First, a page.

Latest release: Noise Smasher (Independent)

When Sydney trio played last year’s Dead of Winter Festival, vocalist Ryan Miller went beyond even his level of unpredictable antics and found himself on the balcony of Brisbane’s Tivoli Theatre. There was only one thing to do at that point, and the shot of him leaping onto the crowd below was up on LOUD’s Facebook page for almost a year.

“That was pretty funny man!” Miller says with a laugh as we catch up with him a few days away from his band’s first international dates. “I wasn’t intending on climbing up there. I was just running the crowd, giving people hugs and being silly. There was a cable on the side and I climbed up that, then my head hit something and I looked up and it was the balcony! So I grabbed the railing and heaved myself up and over. I got up there and looked down and suddenly realised what I’d gotten myself into! So I was like, ‘Oh fuck, what am I going to do now?’ What goes up, must come down I suppose. What can I say? I was a little bit scared!”

He laughs again, something he does a lot as he chats on the phone while tidying up his recording studio ahead of Black Rheno’s blitzkrieg visit to Japan to kick off touring in support of their album Noise Smasher. A visceral slab of grinding groove and rumbling sludge, the eleven-track full length debut comes a full three years after their previous EP release, Let’s Start a Cult.

“We took a little bit longer to bring the album out than we originally planned,” Miller admits. “Things slowed us down. We had so many… we were touring so much, going so hard with the gigging and the touring and that kind of stuff. Then we started recording the album, and that was a slower process.”

After hitting up Kurt Ballou to do the mix, and getting his staunch approval, the band decided to work over every song. Miller’s own experience as a recording engineer and producer gave him a professional insight into the recording process and the importance of having a different set of ears listening in.

“We spent a bit of time demoing the album so we could send it to him. We wanted to get another person’s perspective on it. We know what we’re doing – I record bands in a commercial recording studio, so it’s not like it’s new to us, but we also understand how important an extra, fresh perspective is. When a band comes in and wants to work with me, part of what they’re paying for is my fresh perspective, because I haven’t been working on those songs non-stop for two years, so we understand how handy that can be. So we demoed the album pretty extensively and sent it over to him and he sent back some notes, and we thought about the songs a lot before we went in and did it properly.”

The new songs have already proved a hit with Black Rheno’s audience, which they’ve been steadily building through four years of relentless live work.

“We had a gig in Sydney [the weekend before this interview], and that was a treat,” Miller says.. “We played with a bunch of cool bands and tore it up and ran around, and bashed out a heap of new tunes, which was really cool to be able to play. It’s always great to bring them out and watch people jump around and groove with you, and there’s a couple of meaty riffs in a few sections that are just gruelling, headbanging stuff. It was really cool to see people responding to that the way that we respond to it. So if they’re reacting to it that way and it’s the first time they’ve heard it, it’s a cool feeling.”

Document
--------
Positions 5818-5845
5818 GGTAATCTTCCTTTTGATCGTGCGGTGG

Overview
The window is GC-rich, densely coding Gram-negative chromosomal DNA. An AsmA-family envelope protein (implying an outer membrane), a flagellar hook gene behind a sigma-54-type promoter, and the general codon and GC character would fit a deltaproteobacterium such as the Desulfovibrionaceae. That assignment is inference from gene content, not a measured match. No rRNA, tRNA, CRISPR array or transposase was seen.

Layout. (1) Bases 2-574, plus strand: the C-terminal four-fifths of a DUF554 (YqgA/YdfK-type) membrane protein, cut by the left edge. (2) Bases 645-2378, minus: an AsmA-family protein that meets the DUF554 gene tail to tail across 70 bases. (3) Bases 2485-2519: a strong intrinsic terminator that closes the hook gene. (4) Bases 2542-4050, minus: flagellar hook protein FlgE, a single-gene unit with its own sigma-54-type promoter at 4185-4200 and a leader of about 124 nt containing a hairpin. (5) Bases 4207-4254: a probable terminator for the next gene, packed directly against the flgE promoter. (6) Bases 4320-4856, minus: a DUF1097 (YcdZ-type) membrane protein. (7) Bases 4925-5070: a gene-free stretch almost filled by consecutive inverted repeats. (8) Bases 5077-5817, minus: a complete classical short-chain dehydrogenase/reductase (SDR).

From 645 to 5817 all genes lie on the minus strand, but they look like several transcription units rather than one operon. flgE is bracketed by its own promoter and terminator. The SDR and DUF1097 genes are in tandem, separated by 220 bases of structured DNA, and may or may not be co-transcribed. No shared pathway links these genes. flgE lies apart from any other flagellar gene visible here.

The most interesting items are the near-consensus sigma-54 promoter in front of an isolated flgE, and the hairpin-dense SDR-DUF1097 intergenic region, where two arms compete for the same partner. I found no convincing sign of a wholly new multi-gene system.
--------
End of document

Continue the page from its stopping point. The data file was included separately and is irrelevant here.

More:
With a musical style that draws appreciative audiences from across metal, hardcore and punk crowds, Black Rheno have been able to slot into any number of bills. Musically solid, they’ve also built their reputation on a high energy live show. As a three piece, the focus of most of that is Miller, who invariably spends as much time ploughing through the crowd, balancing on tables and bars, dangling from fixtures and running amok as he does on stage. Sometimes more. From their earliest days Black Rheno has made playing live their priority, and they’ve never made bones about where, or to how many. The philosophy has served them well so far.

“From the get-go, we just said, ‘Let’s go super hard on the touring’. It wasn’t play some shows around town for a while and then go interstate – it wasn’t anything like that. I know how to book tours. I’ve mucked around with this sort of stuff before, so we just had this mentality to go hard. In the first year, within three months we’d booked out first show, down in Wollongong, a month later we were in Brisbane and a year later we’d done 55 shows. We’d been a band for 14 months. It was insane.”

Since their first rehearsal in 2015, Black Rheno have been popping up all over the east coast, appearing at festivals and opening for other touring bands. Their work ethic has been formidable and has so far been paying off in spades, but the singer credits a lot of their success so far to luck and making the right connections.

“We’ve been really lucky,” her begins. “A couple of years ago, the guys from Soundworks Direct… we had just put out that video for [No Time for] Numb Nuts, and one of the guys came down to check us out while he was in Sydney checking out some bands. They hit us up and we got a random offer to go on tour with Napalm Death. That came out of nowhere, and then we’ve done some really good tours. We did Thrash, Blast, Grind Fest [with Psycroptic, King Parrot and Revocation], and now Eyehategod through them as well! I guess we got lucky that they like our band and threw a couple of tours our way. Amazing opportunities, and we just ran with it.”